Landry said the loose, peaty soil in the valley won’t support new levees and that the Corps’ plan fails to take that into account. Moving the pumping station means the entire valley downstream of the new station will flood more frequently, regardless of whether he or any other landowner is participating in the project.

“Normally when you do a conceptual plan, the things that you’re proposing are possible,” he said.

Given the other problems, Landry thinks the $328 million price tag for the marshland project is too low an estimate, and he doubts that spending at least $500,000 per acre is worth it.

Lynn Wetzler, the project manager for the Army Corps of Engineers, said that planning work to date, including the selection of the 11 projects out of an initial field of more than 500, has been done with the goal of deciding on the feasibility of the work.

After public comment, the Corps will do design and geotechnical work to produce a feasibility report, which would then have to be submitted to Congress for approval, and then appropriation.

The most optimistic scenario is that construction would start in 2018, but which project of the 11 goes first, and what that project ultimately looks like, will depend on how much money Congress approves.

In reality, a project as big as the marshland restoration might be decades away.

The city of Everett has had plans for the area going back 20 years, but after a plan to build a golf course and ball fields there was scuttled in 2004, the city put together a plan for the marshlands, involving local property owners, including Landry, environmental groups, Native American tribes and other local interests.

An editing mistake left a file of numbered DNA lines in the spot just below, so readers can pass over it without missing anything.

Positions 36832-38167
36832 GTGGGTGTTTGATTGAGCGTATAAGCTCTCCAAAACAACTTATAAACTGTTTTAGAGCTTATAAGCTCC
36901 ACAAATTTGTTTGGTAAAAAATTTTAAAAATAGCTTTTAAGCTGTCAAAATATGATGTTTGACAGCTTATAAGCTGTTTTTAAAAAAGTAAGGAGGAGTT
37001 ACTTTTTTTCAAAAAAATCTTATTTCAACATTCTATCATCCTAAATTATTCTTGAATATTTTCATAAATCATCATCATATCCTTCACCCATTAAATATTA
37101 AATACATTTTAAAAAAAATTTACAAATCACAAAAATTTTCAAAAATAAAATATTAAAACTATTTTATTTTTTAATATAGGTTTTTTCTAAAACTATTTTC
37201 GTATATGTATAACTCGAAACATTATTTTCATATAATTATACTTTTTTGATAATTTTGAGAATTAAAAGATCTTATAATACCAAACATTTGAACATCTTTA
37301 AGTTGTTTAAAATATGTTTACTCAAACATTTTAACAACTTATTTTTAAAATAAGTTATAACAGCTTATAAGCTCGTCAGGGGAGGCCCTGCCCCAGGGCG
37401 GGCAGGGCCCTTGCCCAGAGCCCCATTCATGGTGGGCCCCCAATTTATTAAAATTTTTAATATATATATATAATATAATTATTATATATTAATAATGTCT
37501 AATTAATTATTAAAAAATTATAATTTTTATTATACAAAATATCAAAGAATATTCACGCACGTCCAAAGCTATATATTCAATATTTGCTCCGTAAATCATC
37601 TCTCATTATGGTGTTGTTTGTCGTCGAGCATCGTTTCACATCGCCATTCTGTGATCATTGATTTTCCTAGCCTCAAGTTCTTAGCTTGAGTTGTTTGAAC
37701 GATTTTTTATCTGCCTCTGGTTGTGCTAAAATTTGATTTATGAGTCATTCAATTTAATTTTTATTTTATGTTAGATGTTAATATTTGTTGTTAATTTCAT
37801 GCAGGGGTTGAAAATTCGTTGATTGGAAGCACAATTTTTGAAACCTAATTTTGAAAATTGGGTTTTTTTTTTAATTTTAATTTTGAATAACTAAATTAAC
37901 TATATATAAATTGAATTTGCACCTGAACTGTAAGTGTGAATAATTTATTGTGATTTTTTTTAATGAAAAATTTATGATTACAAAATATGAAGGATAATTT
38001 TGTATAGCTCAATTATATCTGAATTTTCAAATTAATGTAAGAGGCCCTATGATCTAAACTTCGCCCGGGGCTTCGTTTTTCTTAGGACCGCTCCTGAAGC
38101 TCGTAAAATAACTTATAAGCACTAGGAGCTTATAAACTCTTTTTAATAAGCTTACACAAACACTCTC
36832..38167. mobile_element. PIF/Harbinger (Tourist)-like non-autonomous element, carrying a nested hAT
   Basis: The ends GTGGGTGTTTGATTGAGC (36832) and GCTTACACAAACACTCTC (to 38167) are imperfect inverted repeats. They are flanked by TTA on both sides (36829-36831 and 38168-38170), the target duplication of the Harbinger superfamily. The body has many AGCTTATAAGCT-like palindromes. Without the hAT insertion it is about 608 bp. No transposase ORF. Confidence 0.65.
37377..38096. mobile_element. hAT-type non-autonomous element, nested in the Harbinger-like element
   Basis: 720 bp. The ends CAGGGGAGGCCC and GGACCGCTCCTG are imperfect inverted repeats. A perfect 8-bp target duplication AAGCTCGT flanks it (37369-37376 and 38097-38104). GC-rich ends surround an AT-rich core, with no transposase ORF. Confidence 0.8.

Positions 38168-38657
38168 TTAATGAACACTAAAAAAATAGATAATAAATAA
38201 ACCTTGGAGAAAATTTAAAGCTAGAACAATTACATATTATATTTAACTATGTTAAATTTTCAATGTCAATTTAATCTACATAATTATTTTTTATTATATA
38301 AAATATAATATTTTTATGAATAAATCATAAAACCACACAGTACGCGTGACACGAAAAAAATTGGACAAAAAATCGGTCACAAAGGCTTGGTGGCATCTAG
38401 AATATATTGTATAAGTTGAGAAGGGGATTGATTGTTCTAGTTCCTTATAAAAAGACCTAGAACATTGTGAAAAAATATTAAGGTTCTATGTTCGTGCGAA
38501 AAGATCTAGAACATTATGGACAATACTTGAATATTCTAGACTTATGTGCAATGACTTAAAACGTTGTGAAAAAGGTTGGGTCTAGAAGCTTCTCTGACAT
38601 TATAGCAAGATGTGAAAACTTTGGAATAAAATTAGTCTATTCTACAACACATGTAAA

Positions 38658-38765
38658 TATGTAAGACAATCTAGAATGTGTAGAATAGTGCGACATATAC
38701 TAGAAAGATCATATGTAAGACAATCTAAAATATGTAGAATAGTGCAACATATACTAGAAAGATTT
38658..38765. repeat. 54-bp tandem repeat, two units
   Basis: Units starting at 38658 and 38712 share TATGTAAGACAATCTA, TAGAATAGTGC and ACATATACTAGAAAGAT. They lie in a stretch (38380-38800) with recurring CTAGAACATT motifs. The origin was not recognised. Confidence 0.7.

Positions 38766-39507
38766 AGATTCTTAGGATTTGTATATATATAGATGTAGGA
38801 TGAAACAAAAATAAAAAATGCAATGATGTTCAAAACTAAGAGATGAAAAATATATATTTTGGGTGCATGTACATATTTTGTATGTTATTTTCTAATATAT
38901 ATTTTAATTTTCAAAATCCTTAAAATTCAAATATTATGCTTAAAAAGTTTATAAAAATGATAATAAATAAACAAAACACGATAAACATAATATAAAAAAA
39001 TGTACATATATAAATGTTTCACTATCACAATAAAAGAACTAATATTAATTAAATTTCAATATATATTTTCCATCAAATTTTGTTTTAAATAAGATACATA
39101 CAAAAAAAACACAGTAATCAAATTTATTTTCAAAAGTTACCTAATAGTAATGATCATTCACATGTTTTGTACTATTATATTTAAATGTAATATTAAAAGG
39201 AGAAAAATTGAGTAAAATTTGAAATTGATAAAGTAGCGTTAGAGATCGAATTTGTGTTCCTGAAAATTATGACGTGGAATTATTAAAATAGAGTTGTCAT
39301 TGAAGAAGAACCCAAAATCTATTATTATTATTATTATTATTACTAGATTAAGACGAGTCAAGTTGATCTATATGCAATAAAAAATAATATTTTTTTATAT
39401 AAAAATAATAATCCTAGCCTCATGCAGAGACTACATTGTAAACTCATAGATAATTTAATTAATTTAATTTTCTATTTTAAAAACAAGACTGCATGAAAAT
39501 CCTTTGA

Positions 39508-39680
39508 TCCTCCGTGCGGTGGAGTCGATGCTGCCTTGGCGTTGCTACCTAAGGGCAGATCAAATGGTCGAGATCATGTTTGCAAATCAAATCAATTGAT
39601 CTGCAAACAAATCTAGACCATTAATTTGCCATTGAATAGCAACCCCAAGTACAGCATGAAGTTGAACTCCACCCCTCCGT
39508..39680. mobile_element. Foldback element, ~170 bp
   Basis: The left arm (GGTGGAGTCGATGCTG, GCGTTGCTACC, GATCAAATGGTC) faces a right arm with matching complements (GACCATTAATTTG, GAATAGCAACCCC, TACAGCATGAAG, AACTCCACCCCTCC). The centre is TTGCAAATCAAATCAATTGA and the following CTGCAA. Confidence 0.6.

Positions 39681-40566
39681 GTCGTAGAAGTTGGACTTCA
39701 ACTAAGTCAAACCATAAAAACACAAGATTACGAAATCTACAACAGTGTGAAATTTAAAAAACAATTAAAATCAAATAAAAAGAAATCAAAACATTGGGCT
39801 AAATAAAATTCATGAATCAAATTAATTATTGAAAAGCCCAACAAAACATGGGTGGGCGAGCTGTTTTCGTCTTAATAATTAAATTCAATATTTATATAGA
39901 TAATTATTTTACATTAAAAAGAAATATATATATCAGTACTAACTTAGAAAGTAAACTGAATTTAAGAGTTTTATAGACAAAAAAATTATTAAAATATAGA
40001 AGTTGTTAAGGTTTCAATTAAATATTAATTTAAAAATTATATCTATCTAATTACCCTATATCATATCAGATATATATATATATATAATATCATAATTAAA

That plan, said city senior planner Mary Cunningham, identified many technical problems that would need to be addressed in the valley, including soil stability, the location of the pumping station and the other infrastructure.

A list of 14 technical studies indicates the amount of work that would need to be done to comply with the Subarea Plan.

“The other thing we found is we didn’t have the money to do the technical feasibility studies,” she said.

That’s where the Puget Sound Nearshore Ecosystem Restoration Project entered the scene. The availability of federal money was an opportunity to achieve some of the goals at significantly lower cost to the city.

The city and Fish and Wildlife would split the local share of the project’s post-design costs, about 35 percent of the total. The value of the land would count toward the city and state’s share of the costs.

The city also has an interest in making sure that whatever happens, the outcome will conform to the city’s earlier plan for the area.

Landry said his goal is to get the Marshland project removed from the restoration project list.

He’s in favor of wetland restoration in general, Landry said, but the marshland plan makes no allowances for existing uses, and holdouts like him could derail the entire proposal by refusing to sell their land.

“I don’t know how you sell a project that says you’re going to have to move out in order to make it work,” Landry said.

Chris Winters: 425-374-4165; cwinters@heraldnet.com. Twitter: @Chris_At_Herald.

Open house

The state Department of Wildlife and the U.S. Army Corps of Engineers are holding an open house Wednesday on the Puget Sound Nearshore Ecosystem Restoration Project. The meeting will be from 5 to 8 p.m. in the council chambers of Burlington City Hall, 833 S Spruce St., Burlington. The agenda includes information displays, a formal presentation and public comment.

The public comment period for the project runs through Nov. 24.

More information is online at pugetsoundnearshore.org.